L=25mh (air core), C=100uF (made out of 4x25uF in parallel for better quality.
The final response being 30-100Hz within 1dB, thanks to the mechanical feedback of the base, close enough to "laminate" the air, hence linearising the response.
This is quite an amazing result from a 17cm driver.
The integration with the satellite is seamless and also prevent the satellite to generate too much distortion at the low end.
The only drawback is obviously a little loss of efficiency as a complete unit, but still in the 90dB range.
Later on, we designed a central subwoofer, starting the triphonic fashion, way before Bose entered the market...but this is another story for a later post...
A Uni friend of mine was having a party in Poitiers - a mere 300kms away...- and asked me if I could produce the hardware for the sound sytem. He would organise the software, and provide us with travel money, accomodation and cost to build/rent the hardware. It was going to be a huge affair in a large reverberant hall at the Uni in Poitiers.
I can't remember what amplification I got my hands on, but I can remember visiting the factory of Pierre Clement, and imploring them for a "loan" of their new tangential arm turntable, and guess what, they agreed!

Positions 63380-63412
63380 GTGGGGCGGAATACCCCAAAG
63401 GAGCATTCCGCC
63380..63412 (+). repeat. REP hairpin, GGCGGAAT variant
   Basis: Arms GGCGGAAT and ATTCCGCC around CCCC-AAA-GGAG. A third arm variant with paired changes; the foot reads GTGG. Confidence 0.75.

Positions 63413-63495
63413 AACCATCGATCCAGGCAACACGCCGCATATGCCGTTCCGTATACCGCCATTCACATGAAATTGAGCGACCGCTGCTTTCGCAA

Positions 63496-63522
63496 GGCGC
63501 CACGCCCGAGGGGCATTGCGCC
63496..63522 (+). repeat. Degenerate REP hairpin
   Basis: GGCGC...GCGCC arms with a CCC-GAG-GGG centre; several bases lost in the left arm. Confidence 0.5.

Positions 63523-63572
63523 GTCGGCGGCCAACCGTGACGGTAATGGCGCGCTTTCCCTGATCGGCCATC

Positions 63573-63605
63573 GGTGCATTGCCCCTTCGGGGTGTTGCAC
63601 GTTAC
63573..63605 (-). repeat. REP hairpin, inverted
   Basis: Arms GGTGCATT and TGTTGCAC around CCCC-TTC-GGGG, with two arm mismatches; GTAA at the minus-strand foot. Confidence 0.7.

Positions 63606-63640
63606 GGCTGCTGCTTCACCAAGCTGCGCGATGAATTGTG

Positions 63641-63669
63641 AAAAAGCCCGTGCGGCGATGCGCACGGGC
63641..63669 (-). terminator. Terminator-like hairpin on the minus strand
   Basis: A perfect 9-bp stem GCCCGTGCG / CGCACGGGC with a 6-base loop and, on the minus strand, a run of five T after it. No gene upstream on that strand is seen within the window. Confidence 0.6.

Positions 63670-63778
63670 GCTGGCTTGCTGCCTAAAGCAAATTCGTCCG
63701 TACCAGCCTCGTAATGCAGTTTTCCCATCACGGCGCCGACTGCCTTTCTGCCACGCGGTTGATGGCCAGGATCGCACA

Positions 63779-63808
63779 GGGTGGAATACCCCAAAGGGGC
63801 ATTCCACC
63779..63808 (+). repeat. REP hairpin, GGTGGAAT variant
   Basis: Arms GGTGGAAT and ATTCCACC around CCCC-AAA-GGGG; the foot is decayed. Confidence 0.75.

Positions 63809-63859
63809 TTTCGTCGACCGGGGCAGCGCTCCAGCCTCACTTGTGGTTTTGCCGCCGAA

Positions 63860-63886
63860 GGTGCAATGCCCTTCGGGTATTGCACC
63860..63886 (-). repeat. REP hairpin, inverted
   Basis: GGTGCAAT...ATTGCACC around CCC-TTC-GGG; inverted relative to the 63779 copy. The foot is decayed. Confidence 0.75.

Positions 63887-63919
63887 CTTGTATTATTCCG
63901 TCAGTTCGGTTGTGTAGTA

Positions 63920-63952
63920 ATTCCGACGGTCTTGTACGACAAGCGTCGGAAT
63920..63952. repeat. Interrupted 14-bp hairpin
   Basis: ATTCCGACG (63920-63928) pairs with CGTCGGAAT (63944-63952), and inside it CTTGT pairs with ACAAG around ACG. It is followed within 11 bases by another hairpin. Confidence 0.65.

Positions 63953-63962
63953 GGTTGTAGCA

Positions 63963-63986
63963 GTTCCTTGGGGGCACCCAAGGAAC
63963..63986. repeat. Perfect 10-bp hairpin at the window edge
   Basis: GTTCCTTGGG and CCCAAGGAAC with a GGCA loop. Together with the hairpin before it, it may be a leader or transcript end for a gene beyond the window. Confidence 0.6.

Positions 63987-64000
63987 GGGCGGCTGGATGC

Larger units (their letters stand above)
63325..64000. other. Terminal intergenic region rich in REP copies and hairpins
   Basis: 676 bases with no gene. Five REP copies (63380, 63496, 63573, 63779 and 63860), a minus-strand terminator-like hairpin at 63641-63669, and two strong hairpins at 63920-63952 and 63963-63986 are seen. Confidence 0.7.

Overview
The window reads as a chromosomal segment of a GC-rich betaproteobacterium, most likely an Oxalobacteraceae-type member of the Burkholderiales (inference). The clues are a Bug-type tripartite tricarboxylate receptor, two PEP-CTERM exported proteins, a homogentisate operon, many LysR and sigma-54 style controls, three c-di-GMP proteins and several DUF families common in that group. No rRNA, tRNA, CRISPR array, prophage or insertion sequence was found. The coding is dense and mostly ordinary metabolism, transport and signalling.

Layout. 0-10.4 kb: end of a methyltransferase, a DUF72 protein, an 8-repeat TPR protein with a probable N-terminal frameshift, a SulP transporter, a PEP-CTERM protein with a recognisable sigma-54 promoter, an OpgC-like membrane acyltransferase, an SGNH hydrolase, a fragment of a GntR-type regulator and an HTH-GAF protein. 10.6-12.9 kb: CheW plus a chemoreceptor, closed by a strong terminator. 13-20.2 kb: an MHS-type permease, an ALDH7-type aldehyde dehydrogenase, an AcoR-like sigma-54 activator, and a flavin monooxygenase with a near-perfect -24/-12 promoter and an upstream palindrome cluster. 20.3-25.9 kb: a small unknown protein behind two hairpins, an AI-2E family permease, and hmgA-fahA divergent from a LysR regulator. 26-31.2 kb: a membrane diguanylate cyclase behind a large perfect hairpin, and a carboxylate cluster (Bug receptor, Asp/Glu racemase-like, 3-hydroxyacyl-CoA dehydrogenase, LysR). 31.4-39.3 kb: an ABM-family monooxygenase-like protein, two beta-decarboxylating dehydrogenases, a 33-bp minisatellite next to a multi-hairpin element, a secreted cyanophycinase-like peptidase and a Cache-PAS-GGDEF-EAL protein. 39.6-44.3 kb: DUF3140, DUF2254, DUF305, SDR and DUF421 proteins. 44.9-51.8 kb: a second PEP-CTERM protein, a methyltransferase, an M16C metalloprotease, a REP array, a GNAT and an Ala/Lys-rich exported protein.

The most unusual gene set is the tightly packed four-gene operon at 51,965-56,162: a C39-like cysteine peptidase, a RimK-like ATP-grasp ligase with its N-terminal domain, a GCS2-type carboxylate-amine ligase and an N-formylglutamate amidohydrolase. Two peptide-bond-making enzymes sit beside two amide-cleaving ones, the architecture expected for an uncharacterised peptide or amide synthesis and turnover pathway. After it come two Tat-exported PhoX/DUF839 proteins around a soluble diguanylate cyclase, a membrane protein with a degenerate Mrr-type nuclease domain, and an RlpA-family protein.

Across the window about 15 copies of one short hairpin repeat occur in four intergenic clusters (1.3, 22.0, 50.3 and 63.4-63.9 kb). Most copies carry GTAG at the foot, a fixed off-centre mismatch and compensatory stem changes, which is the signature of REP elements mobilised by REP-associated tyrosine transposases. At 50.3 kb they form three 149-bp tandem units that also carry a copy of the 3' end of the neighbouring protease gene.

Now that I think about it, I believe they also loaned me a Shlumberger Broadcast amp destined to the ORTF. For more info on this product check this excellent website (time to sharpen your French...)http://www.audiofolia.com/clement.php
Most readers would know that Sclumberger gobbled up Pierre Clement soon after
I suppose it is a case of "follow your passion" and it will take you anywhere...
The next step (and time wise, it was the first one) was to build 20 identical speakers. I had in mind that if I could make these speakers in raw MDF, I could them finish them to any finish and sell them afterwards. Some ended up lacquered in white, or black or red. (remember, we were in 1972/73...)
They were designed to be a cube of 30cm when fitted with a grille (always black) on top to hide the tweeter.